The question of who represents Myanmar at the UN remains unresolved. [Source: Aljazeera]
Geopolitical tensions have escalated since Russia invaded Ukraine, and Moscow has moved even closer to Myanmar’s coup leaders.
The United Nations has delayed a decision on who should represent Myanmar amid concern that Russia, which has become increasingly close to Myanmar’s coup leaders, could sabotage efforts to reach an international consensus on the crisis-torn country.
The UN’s Credentials Committee, composed of nine UN-member states, including China, Russia and the United States, started meeting on November 29. Under consideration is who should represent Myanmar: sitting UN Ambassador Kyaw Moe Tun, appointed by the elected government of leader Aung San Suu Kyi, or a nominee of the generals who staged the coup that overthrew her government in February 2021.
The committee will submit its recommendations to the United Nations General Assembly (UNGA), which usually rubber stamps the advice given.
The question over Myanmar’s UN representation reflects the added difficulties facing the anti-coup movement at a time when geopolitical tensions have escalated after Russia’s invasion of Ukraine.
Described as “two authoritarian powers… operating together” by NATO Secretary-General Jens Stoltenberg, the split between Russia and China on one side, and other parts of international community has widened, analysts say, and strongman Vladimir Putin and Chinese leader Xi Jinping have shown less appetite to compromise.
Despite that, the US, China and Russia would probably prefer not to have a public spat over Myanmar’s representation, said veteran diplomat and former Dutch ambassador to Myanmar Laetitia van den Assum.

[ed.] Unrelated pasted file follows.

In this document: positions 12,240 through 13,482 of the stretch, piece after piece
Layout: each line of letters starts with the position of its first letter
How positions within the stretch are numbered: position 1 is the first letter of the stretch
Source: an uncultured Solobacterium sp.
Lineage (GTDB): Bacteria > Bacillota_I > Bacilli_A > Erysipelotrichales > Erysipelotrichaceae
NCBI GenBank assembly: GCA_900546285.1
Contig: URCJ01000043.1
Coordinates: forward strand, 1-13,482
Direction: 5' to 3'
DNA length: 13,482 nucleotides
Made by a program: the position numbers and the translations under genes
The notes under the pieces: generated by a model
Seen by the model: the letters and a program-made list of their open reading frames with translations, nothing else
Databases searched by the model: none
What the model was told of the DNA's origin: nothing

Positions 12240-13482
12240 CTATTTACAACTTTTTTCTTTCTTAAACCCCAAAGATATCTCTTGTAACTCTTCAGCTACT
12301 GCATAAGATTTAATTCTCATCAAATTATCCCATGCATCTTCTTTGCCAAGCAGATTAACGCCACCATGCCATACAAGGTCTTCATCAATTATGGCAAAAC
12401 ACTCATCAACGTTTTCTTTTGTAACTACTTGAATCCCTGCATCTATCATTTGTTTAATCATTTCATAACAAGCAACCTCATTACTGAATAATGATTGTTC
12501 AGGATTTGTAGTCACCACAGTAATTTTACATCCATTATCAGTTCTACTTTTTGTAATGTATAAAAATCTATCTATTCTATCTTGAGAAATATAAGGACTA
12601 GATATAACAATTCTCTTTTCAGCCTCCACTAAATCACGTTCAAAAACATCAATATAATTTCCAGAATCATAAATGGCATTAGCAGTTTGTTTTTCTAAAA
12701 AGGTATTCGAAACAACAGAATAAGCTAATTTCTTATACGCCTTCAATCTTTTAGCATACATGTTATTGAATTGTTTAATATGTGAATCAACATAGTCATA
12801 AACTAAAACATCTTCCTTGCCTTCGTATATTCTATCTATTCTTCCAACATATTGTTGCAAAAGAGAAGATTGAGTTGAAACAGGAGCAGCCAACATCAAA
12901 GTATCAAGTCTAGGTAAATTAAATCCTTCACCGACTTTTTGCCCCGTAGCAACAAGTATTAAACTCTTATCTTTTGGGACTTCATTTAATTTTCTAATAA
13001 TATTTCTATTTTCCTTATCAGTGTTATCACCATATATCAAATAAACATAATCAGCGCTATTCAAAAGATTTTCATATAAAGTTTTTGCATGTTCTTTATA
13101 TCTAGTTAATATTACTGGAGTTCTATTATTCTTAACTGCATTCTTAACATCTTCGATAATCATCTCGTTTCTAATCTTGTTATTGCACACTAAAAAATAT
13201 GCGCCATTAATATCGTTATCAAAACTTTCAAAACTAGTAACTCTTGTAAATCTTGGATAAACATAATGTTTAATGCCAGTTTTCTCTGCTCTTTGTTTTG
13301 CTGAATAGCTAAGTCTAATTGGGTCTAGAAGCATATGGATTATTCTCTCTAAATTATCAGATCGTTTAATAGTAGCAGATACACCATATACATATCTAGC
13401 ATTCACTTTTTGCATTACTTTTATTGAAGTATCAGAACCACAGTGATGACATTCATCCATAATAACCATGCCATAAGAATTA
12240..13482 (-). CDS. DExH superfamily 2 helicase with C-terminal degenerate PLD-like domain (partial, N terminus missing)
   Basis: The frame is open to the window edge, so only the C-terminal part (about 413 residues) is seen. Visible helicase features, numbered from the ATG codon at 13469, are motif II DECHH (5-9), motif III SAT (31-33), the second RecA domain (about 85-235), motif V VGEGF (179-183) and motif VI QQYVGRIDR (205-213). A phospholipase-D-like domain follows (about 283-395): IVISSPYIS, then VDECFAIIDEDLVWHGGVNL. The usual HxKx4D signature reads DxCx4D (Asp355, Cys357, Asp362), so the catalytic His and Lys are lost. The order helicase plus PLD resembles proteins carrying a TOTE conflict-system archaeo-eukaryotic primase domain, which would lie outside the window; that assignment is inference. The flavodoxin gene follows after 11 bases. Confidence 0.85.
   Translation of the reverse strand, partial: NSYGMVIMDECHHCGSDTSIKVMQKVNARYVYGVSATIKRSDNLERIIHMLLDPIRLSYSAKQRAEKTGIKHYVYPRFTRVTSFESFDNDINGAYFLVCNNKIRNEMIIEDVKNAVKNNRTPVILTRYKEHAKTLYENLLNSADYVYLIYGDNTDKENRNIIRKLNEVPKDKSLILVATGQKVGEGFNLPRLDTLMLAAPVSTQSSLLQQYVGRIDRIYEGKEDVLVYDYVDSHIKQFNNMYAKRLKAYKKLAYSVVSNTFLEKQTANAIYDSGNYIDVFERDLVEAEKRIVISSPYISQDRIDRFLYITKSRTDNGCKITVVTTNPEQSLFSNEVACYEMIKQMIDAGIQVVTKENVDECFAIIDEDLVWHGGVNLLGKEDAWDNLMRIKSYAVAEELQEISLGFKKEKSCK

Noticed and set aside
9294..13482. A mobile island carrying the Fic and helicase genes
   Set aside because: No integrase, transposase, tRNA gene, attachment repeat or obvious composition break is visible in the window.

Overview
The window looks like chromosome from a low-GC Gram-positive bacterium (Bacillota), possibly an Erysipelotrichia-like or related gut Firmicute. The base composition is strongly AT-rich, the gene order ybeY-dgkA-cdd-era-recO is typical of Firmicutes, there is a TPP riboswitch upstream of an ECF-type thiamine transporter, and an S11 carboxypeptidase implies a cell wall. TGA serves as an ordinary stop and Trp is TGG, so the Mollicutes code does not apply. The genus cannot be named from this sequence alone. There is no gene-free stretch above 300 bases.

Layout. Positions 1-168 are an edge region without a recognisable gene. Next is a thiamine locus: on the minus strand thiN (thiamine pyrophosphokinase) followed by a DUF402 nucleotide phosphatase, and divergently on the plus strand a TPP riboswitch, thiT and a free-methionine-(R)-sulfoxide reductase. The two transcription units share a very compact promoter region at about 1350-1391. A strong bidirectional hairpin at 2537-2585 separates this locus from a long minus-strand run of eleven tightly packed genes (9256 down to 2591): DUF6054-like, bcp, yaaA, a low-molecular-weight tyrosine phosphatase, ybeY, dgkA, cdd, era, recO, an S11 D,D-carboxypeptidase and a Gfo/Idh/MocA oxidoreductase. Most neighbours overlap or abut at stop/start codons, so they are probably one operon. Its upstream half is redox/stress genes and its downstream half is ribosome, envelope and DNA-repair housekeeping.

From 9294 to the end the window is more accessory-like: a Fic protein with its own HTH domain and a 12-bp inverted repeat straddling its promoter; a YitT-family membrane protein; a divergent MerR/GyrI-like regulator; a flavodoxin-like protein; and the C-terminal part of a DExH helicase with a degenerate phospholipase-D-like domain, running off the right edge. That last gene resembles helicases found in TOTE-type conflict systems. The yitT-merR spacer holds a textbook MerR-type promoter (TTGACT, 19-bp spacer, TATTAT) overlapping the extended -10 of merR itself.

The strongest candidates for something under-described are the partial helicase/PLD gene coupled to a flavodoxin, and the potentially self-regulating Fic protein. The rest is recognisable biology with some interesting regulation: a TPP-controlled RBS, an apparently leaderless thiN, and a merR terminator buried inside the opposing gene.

“These powers have enough major issues on their plates as it is. At the same time, however, China and Russia would no doubt like to see Kyaw Moe Tun go.”
Kyaw Moe Tun, who remained in his post after the coup, voted this year to condemn Russia’s invasion of Ukraine and to suspend Russia’s membership at the UN Human Rights Council. He is backed by Myanmar’s National Unity Government (NUG), established by the country’s elected and now-removed legislators.
Both Beijing and Moscow have publicly backed senior general Min Aung Hlaing’s pariah regime, even as countries in Southeast Asia toughened up their previously-lukewarm pushback against the military. More than 2,500 people have been killed in the military’s crackdown since it seized power in February 2021, according to the Assistance Association for Political Prisoners, a civil society group monitoring the situation.
The UN Credentials Committee had originally agreed to keep Kyaw Moe Tun for another year, according to a Western diplomat involved in the process. “The worry all along is Russia,” the diplomat said.
Now that the decision has been delayed, critics worry that it opens the door for Russia to pick a fight on behalf of the internationally-isolated Myanmar military. Failure to reach a consensus at the committee would lead to a vote in the UNGA.
“Moscow could be problematic, should they choose to be. While they accepted the NUG to control the representation in the UN in 2021, Russia is in a very different place diplomatically today following their invasion of Ukraine and their military setbacks,” Zachary Abuza, a professor at the National War College in the US who focuses on Southeast Asian politics.
“I don’t want to overstate Naypyidaw’s importance to Moscow. It is a second-tier client-state, but today Russia has few friends, and Min Aung Hlaing has been sycophantic towards President Putin, in his desperate attempt to garner international legitimacy.”